Boise Police Department
News Release

Michael F. Masterson
Chief of Police


Contact: Lynn Hightower
Communications Director
570-6180

FOR IMMEDIATE RELEASE

Monday, November 02, 2009

BPD Offers Parents Classes on Youth Alcohol/Drug Culture

BPD Offers Parents Classes on Youth Alcohol/Drug Culture

    Boise Officer Jermaine Galloway was recently awarded the National Law Enforcement Partner Award for Underage Drinking Enforcement Officer of the Year by the National Office of Juvenile Justice and Delinquency Prevention.

    Officer Galloway is now taking his efforts to prevent youth alcohol and drug abuse directly to parents. Officer Galloway is happy to help educate parents and other interested adults in ways to prevent the dangers of underage drinking. 

Email him at mailto:jgalloway@cityofboise.org

    Officer Galloway made several presentations during Red Ribbon Week in October, including this one during the lunch hour downtown at Boise City Hall. During the presentation, Officer Galloway explains how the rise in popularity of alcoholic energy drinks appears to correspond with officers seeing higher blood alcohol levels in youths. He has several examples that show almost identical packaging of alcoholic and non-alcoholic energy drinks. Officer Galloway also explains how the increase in sales of flavored beers appears to correspond with higher blood alcohol levels in young women. A flavored beer or alcoholic drink, sometimes called "alco-pops", may have alcohol levels as high as 11%.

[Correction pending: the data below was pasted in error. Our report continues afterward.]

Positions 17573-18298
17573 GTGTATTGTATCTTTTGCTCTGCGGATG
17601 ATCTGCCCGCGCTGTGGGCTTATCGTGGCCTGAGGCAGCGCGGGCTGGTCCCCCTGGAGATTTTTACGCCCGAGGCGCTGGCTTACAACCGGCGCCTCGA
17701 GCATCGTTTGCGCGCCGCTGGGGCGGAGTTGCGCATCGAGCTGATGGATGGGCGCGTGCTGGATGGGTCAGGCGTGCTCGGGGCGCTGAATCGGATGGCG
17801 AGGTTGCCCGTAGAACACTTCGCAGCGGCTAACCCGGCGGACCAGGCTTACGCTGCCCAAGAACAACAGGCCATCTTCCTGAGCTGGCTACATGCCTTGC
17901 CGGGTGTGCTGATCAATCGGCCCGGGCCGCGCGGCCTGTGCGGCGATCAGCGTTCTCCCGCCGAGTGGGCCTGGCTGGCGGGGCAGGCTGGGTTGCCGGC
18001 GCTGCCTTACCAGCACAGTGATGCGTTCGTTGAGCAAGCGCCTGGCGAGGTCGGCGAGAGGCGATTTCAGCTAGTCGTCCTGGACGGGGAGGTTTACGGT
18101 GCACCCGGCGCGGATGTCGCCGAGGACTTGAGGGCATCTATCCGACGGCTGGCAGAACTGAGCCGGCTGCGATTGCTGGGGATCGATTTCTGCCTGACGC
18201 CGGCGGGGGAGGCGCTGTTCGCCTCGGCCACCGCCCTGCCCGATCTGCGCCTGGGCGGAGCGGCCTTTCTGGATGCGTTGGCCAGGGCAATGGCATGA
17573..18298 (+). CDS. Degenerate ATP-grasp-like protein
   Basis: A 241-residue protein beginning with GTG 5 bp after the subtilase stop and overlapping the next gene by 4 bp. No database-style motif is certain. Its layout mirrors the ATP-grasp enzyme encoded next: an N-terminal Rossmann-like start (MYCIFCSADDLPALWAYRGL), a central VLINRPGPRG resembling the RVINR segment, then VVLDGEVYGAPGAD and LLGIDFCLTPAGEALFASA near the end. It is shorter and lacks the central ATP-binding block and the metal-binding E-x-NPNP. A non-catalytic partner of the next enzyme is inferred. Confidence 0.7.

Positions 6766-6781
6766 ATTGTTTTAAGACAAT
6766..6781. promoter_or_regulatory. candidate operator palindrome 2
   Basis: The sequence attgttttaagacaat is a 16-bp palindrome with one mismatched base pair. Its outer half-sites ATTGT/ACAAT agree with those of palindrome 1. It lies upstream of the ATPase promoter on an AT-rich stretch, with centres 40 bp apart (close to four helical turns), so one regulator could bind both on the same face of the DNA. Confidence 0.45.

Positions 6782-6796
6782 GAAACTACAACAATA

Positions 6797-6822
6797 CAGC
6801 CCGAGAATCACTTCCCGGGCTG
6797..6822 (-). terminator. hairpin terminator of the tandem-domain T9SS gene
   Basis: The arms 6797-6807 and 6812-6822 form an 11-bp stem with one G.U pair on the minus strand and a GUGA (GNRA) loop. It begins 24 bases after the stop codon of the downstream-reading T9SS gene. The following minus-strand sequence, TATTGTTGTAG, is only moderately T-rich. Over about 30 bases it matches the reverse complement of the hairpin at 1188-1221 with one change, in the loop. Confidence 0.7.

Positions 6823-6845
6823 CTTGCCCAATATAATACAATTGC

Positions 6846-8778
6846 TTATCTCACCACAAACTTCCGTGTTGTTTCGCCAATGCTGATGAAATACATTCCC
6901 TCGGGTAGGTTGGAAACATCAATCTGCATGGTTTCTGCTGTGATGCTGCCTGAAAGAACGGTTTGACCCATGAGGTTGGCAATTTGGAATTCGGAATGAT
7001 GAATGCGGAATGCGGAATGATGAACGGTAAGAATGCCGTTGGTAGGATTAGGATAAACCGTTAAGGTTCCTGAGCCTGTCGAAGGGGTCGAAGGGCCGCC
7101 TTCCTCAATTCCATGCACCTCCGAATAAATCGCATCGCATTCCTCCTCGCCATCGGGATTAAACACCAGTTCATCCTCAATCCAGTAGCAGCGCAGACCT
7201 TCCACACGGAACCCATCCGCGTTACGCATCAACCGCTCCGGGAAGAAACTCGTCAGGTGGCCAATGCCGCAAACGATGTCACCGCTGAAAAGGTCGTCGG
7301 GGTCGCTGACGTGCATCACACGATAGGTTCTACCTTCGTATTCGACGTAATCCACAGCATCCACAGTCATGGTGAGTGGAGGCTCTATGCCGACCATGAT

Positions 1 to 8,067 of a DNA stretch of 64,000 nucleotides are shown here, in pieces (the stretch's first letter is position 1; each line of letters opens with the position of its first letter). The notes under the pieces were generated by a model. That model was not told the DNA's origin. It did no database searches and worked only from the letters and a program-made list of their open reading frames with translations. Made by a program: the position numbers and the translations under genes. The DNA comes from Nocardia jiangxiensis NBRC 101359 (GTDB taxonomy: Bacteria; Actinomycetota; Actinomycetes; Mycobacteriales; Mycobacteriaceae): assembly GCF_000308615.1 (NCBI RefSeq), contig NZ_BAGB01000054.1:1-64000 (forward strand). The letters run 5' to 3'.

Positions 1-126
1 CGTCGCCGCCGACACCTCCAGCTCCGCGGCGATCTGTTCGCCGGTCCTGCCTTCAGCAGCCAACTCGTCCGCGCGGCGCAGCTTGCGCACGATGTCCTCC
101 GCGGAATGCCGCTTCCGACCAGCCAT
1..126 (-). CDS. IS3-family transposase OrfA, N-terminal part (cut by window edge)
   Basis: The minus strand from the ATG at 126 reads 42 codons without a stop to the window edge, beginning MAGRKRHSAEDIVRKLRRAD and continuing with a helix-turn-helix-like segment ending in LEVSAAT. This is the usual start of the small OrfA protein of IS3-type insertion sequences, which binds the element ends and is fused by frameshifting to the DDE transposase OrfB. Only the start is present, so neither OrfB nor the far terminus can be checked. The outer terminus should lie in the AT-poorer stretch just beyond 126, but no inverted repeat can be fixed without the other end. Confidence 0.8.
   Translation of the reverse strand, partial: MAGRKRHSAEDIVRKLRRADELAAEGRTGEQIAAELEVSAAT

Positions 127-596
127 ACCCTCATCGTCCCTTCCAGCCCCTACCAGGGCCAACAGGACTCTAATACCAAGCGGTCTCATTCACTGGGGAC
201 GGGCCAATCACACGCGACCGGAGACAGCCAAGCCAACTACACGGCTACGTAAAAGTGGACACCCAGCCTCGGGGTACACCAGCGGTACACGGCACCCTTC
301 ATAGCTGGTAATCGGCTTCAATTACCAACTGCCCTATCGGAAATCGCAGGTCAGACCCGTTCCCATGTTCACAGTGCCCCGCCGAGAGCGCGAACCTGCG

Officers also see many teens wearing brand name sandals that feature beer bottle openers, flasks, and small pockets underneath or hidden in the heel of the sandal. Other clothing lines feature logos symbolic with marijuana or drug use.

    Dangers of Underage Drinking:

    It's well documented, underage drinking can lead to tragedy. 

    Underage drinking is a factor in the 4 leading causes of death in people ages 10 to 24: motor vehicle crashes, unintentional injuries, homicide and suicide.

    Underage alcohol use can be prevented. Research shows teens are less likely to drink alcohol when access is difficult, both in the home and in the community, and parents explain that they expect "no use" before age 21 and monitor their children's activities.

    Research shows underage youth are less likely to drink and drive when the zero tolerance laws and consequences are publicized and enforced.

For more information on Preventing Underage drinking, go to:

  • www.madd.org
  • www.surgeongeneral.gov/topics/underagedrinking/
  • www.camy.org/ (Center on Alcohol Marketing and Youth)
  • www.marininstitute.org